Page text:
July 28, 2005

Dia straights (and curves and network diagrams)

Are you designing a new program and need to put a process into a flowchart? Do you need an entity relationship diagram for a database?
Do you need to document the management structure for a new department?
If so, try Dia, a useful and usable open source diagramming application available for both Linux and Windows.

If you're familiar with Microsoft Visio then you will understand Dia's general concept, though Dia is not a Visio clone.

To try Dia, download the appropriate source or binary and follow the
installation instructions. Within a few minutes you should be able to
run the application.

The main window and the workspace

Dia presents two windows -- a main window on the left, and a workspace area on the right.

The main window holds the program's controls. From here you can open
a new or existing diagram, save one that you have edited, print, or
view help documentation. The help is rather limited, but since Dia is
easy to use this is not a problem.

Below the menu is a section which gives you a set of simple shapes
and lines, and below that is perhaps the most useful part of the main
window: a drop-down box allowing you access to the different groups (or
sheets) of diagram objects. The default is Assorted, but you can scroll
down to select the the one that you require. For instance, if you are
designing a database, you may wish to select ER, which displays entity
relationship diagram shapes.

The next section of the screen gives you the ability to change the
colours of shapes. You can also change the thickness of the lines used
to draw shapes and lines. By default, lines are set to be fairly thick.

Figure 1: The Dia Screens - click to enlarge

At the bottom of the main screen you can change the shape of a line start, the shape of its end, and the style of a line.

On the right of the screen, the workspace comprises a menu bar, and
below it an area for drawing the diagram. By default Dia opens an A4
sheet to work with (although you can change this by using Preferences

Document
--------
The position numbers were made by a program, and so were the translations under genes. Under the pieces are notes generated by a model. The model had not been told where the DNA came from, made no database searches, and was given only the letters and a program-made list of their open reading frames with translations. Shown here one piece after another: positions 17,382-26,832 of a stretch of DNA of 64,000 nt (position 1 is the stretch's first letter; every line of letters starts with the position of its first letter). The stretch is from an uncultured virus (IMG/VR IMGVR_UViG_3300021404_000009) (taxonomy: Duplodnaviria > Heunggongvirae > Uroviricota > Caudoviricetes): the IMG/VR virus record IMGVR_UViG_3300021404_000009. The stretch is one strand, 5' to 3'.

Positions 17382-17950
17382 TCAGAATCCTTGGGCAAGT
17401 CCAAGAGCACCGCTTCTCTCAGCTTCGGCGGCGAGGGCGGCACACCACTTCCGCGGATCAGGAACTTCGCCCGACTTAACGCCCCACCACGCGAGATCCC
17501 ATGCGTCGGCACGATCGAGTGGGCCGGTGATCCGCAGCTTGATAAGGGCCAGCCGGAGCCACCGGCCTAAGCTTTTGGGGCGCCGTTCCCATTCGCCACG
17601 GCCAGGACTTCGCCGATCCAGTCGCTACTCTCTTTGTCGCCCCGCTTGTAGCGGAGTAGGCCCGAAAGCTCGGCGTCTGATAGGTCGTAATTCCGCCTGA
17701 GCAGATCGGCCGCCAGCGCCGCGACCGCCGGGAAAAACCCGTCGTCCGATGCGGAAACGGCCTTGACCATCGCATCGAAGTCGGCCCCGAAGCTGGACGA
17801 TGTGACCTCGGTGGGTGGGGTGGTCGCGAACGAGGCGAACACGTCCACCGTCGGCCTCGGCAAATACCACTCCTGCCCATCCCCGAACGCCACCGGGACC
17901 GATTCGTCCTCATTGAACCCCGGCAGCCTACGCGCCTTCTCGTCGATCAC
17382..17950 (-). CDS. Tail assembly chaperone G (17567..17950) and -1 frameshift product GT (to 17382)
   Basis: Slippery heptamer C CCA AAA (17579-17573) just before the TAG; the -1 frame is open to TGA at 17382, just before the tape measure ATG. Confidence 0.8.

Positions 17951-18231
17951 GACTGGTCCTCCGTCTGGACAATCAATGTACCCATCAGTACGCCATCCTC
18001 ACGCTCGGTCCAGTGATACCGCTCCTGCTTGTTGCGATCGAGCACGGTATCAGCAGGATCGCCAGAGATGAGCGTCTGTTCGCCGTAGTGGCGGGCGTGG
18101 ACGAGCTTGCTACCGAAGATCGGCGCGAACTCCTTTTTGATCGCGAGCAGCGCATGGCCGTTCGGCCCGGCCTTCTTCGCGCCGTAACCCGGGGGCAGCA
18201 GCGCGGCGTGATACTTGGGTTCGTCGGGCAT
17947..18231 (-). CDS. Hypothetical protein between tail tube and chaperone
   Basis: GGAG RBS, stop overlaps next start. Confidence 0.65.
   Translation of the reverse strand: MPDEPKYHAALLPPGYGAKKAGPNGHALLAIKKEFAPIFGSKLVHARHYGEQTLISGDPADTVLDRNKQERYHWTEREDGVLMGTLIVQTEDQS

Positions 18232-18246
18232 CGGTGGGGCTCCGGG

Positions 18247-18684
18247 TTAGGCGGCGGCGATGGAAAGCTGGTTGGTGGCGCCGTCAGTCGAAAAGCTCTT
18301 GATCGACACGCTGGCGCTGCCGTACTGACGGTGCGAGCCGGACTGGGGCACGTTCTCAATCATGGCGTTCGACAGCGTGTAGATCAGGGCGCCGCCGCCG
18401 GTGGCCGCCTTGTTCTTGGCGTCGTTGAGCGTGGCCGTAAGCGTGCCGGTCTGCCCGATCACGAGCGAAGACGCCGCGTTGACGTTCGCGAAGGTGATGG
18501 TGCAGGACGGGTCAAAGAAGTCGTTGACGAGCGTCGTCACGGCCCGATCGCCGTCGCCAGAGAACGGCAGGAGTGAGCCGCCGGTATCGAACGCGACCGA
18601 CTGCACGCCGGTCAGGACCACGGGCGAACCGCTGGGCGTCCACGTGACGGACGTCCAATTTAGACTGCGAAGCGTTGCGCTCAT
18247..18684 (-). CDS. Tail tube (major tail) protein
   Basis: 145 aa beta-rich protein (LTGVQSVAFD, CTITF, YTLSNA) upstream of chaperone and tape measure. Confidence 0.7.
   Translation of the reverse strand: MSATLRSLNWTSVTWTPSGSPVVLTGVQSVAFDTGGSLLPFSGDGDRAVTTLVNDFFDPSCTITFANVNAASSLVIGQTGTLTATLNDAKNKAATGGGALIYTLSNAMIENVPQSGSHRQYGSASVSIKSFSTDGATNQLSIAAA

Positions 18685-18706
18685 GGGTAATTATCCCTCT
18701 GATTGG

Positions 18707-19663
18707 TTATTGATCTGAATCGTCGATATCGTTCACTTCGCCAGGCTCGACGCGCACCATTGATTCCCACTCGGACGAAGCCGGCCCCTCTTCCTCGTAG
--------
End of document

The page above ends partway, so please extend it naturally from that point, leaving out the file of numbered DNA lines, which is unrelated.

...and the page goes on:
from the File menu on the Main window). You create diagrams by adding
objects (shapes and lines) from the main window.

Building a diagram

To begin building a diagram, add an object by clicking on it in the
main window, and then clicking on the workspace at the point where you
want the object to be displayed. Once you have a couple of shape
objects in the workspace, add a line; click on the line in the main
window and then click on the workspace. A line has a green square at
each end -- these are its connection points, used to fix the line to
other objects.

The connection point feature is particularly useful. Select one end
of a line by clicking on it and holding down the left mouse button,
then drag the line end to one of the connection points on one of the
other objects (denoted by a blue cross). The object will be highlighted
in red when the connection points are aligned. When you let go of the
mouse button the object and line become joined together.

Once you link two of shapes using a line, Dia maintains the
connections wherever you move any of the objects. In other words,
moving shapes will not break any connections -- the lines just redraw
themselves. This becomes useful as the diagram increases in complexity.
It means that you can rearrange objects (perhaps to improve clarity or
to emphasize a particular aspect) without worrying about having to
reconnect elements.

Customizing Dia

Dia's bundled components are suitable for most diagrams, but if you do need a new shape, it's easy to create your own.

More ways to diagram
Dia is not the only open source diagram drawing package. XFig